I'm a HUGE fan of the Final Fantasy series and have to admit that FFX was the last good Final Fantasy. Also it was probably the last Final Fantasy Hironobu Sakaguchi worked on but I can't confirm that. The series is now concerntraiting on a western audience with the looks and style of gameplay and personally I think the story of FFXII sucked bad... and that's why I play most games. I found FFXII the worst in the number series of Final Fantasy because of it's MMO battle system and it's boring story. I've finished every number Final Fantasy except FFXII because it's story was too boring for me and without a decent story, RPGs are useless. Final Fantasy in my opinion is dead and I doubt FFXIII will improve what they screwed up with. I personally think that Square-Enix should axe the series or give it to Mistwalker because they're whipping a dead horse, which had a few of stand out numbered Final Fantasys(which were FFIV, FFVI, FFVII, FFVIII and FFX). Final Fantasy now is only good for graphical upgrage remakes and nothing else and that's a shame since I loved Final Fantasy so much in the past. I'll still buy FFXIII just in case they improve on the mistakes of FFXII but if this one sucks too, then I'm just going to wait for remakes of the ones that didn't suck. Also If you want a JRPG that makes you feel for the characters and has great story play Lost Odyssey because that game story is fantasic and it should be considering Hironobu Sakaguchi worked on it. Also being in Australia I had to wait for the older Final Fantasys to get here and I'm probably one of the few Australian gamers that liked the 2D Final Fantasys and that's because it came out too late and these days most gamers want pretty graphics instead of great story telling and game depth, but I shouldn't really say that as a JRPG fan because it's too one sided of me.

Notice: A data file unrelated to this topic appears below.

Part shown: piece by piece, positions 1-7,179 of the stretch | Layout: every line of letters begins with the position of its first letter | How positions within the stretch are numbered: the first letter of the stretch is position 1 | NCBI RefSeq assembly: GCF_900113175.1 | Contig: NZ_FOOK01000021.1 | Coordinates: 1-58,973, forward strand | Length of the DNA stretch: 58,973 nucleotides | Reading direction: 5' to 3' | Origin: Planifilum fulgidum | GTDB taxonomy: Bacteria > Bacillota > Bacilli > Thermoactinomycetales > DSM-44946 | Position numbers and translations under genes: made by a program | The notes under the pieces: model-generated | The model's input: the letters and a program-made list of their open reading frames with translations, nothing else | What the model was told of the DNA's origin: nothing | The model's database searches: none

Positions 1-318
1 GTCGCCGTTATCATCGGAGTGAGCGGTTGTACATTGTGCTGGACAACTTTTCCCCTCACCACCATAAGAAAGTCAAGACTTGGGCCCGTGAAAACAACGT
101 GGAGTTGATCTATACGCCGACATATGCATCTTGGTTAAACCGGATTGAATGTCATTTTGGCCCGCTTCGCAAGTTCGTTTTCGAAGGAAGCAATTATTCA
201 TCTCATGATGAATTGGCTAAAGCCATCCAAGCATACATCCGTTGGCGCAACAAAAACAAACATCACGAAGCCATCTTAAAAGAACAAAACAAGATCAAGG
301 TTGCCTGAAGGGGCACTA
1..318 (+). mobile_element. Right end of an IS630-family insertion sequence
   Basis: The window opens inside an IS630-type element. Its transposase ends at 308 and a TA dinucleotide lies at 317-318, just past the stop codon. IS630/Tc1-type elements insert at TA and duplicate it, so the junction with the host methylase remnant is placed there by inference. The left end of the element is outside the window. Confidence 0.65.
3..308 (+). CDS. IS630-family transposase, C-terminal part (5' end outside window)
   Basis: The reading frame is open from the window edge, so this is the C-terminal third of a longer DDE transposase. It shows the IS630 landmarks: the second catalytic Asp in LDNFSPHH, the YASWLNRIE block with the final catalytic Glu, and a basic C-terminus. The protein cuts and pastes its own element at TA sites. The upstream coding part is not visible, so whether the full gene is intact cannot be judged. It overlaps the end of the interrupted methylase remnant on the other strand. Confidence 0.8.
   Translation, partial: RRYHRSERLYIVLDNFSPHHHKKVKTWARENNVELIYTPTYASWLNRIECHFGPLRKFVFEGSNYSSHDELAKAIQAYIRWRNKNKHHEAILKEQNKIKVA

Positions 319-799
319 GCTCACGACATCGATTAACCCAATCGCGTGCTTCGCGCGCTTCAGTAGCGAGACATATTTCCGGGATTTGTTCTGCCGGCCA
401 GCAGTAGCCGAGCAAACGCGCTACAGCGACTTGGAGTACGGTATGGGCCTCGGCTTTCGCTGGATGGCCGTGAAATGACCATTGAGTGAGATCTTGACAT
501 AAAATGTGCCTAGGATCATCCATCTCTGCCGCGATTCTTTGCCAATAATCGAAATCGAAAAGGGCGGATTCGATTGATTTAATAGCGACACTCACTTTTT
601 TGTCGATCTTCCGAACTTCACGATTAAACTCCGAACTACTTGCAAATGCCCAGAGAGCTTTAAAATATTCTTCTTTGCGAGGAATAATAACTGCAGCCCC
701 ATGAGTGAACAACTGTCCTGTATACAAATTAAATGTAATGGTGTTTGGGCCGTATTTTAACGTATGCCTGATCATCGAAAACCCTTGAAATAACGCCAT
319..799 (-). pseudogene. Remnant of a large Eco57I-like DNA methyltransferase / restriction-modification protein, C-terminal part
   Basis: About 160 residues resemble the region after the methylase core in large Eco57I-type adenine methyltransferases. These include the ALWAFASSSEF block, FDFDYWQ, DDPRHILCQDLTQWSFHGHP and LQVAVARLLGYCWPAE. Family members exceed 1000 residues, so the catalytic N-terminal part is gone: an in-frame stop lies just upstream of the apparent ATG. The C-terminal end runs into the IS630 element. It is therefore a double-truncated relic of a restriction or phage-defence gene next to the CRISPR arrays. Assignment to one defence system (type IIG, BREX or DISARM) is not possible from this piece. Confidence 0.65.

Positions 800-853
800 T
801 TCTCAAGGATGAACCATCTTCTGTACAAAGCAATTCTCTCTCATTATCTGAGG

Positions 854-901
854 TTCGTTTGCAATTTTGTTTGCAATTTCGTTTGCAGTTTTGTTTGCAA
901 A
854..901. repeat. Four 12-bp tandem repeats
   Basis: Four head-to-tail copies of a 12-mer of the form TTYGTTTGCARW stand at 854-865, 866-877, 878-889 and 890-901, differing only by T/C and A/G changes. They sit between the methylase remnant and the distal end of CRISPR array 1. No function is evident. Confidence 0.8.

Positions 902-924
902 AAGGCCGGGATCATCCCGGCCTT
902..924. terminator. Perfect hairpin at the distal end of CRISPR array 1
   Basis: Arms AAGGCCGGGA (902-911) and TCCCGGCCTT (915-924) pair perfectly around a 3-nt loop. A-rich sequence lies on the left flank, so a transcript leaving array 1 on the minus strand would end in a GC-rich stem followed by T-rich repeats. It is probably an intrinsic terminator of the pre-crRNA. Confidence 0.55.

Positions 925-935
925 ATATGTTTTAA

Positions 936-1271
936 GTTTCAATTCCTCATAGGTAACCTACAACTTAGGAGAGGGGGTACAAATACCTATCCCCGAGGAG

Blissfully Ignorant:

First and foremost: could you really say the Yamato was outmoded and obsolete? The Yamato was sunk. The fate of an obsolete ship ends in a far different fashion: scuttled, memorialized, maybe converted into a tourist attraction. Look at the USS Midway, for example, which is now a floating museum permanently anchored about 50 miles from where I live. Is death at the hands of American air forces a fate that awaits an obsolete ship? You assert that the Yamato was obsolete before it even left the drydock -- as if it were fated to be nothing more than a sacrifical goat with a four-year lifespan.

Basically, yes. The Yamato was obsolete before she launched. Her air defense suite was horribly inadequate to the task of protecting her from air attack, and the twenty five mile range of her guns was impressive for a battleship, but not compared to the hundred mile range of carrier air power, which was repeatedly proven to be the defining element of naval warfare by the raids on Taranto and Pearl Harbour, and the battle of Midway.

The age of the big ship with big guns as queen of the sea was over before Yamato even launched, and her sinking by pure air attacks (along with that of her sister ship, the Musashi) drives that point home.